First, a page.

Red heart made out of binary digits.Photo by Alexander Sinn on Unsplash

Using data for better health

Ioana Gligor, from the European Commission, discusses the new European Health Data Space proposal with the Sciana Network

The new European Health Data Space will support the use of data for "better health care, better research, and better policymaking," according to Ioana Gligor.

Gligor, responsible for digital health and European Reference Networks at the European Commission, spoke in a recent online program for the Sciana Network titled, "European Data Governance: Delivering a modern social contract in health."

This program's purpose was to introduce the Network to some of the latest European data governance developments and explore ways Europe is advancing legislation on data for health care, research, policymaking, digital health services and artificial intelligence (AI).

Creating a European Data Space that includes the health sector is one of the European Commission's 2019-2025 priorities. Three pillars support the work towards the European Health Data Space: a robust data governance system and rules for data exchange, aspects related to data quality and interoperability, and strong infrastructure and capacity building. Gligor told the Sciana Network people would also have more substantial control of their health data due to this new system.

The Commission and member states have already developed several infrastructures which support the sharing of health data. This infrastructure includes MyHealth @ EU, which enables patient data exchange when people travel abroad, providing health care professionals access to this data in their language. Gligor said the Commission is also supporting digital infrastructures that allow for data in research and policymaking.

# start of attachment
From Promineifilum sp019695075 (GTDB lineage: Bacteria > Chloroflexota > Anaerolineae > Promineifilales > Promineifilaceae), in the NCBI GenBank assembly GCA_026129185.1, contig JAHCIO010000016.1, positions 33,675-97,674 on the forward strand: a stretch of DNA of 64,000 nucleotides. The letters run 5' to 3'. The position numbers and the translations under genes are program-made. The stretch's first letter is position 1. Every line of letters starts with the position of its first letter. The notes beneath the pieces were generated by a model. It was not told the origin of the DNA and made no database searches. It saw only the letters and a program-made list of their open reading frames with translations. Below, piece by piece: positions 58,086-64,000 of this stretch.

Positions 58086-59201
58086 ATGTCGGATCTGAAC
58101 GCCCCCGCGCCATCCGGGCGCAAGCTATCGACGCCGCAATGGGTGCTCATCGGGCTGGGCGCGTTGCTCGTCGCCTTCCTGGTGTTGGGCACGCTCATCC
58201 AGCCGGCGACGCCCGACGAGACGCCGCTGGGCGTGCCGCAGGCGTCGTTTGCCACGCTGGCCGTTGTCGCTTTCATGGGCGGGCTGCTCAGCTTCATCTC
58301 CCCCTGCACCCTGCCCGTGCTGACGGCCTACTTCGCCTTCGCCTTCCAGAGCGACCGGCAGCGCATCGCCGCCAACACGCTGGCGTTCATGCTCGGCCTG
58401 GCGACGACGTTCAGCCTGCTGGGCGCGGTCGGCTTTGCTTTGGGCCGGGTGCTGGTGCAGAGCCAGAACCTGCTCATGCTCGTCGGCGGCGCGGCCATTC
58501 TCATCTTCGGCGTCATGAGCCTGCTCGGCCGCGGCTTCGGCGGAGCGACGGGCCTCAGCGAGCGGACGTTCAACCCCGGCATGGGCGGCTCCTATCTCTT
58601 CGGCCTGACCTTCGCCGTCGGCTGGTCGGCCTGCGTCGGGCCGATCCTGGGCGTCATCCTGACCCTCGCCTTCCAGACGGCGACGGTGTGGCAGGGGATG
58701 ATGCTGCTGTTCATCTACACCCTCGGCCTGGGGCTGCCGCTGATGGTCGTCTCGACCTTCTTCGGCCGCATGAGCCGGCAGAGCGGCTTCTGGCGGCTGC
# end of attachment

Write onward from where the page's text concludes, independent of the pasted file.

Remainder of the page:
By the end of 2021, Gligor said the Commission hopes to have 15 member states where patients can share their data with health care providers when travelling abroad (currently, seven member states share this kind of health data). However, she warned that the COVID-19 pandemic and the discussion on digital green certificates had shown a need to go further. She said, "We need to go to how the citizens actually can control the access to their data and how they can use it whenever it's needed."

Altruistic data donations

Last year, Sciana Member Tobias Gantner responded to the COVID-19 outbreak by launching Faster than Corona, a data donation platform to track previously unknown medical correlations. Users fill out a questionnaire and provide basic data, such as sex, age, previous health conditions, and email. They are then regularly prompted to donate their data to help Gantner and his team identify trends to help stop the pandemic from spreading. Gantner asked Gligor for her thoughts on people giving away their data for free and who should have access to this information.

Gligor began her answer by explaining the Data Governance Act, which provides rules for data altruism. The European Health Data Space legal proposal will take this further and specify it for the health sector.
Work is ongoing in preparing the legislative proposal. For instance, a series of workshops and consultations have been organized to look at the framework for the primary and secondary use of health data in member states. Lessons have also been learned from data permit authorities set up in Finland, France, Germany and their access level.

There is broad access to data provided by these bodies, and Gligor said this is something the Commission would look into in the legislation and digital infrastructure. The aim would be to support access to data in several countries and allow cross-country studies. The Commission would start by looking toward the public health authorities, the EMA, and ECDC. Nevertheless, this still has to be designed and defined with the member states and relevant authorities.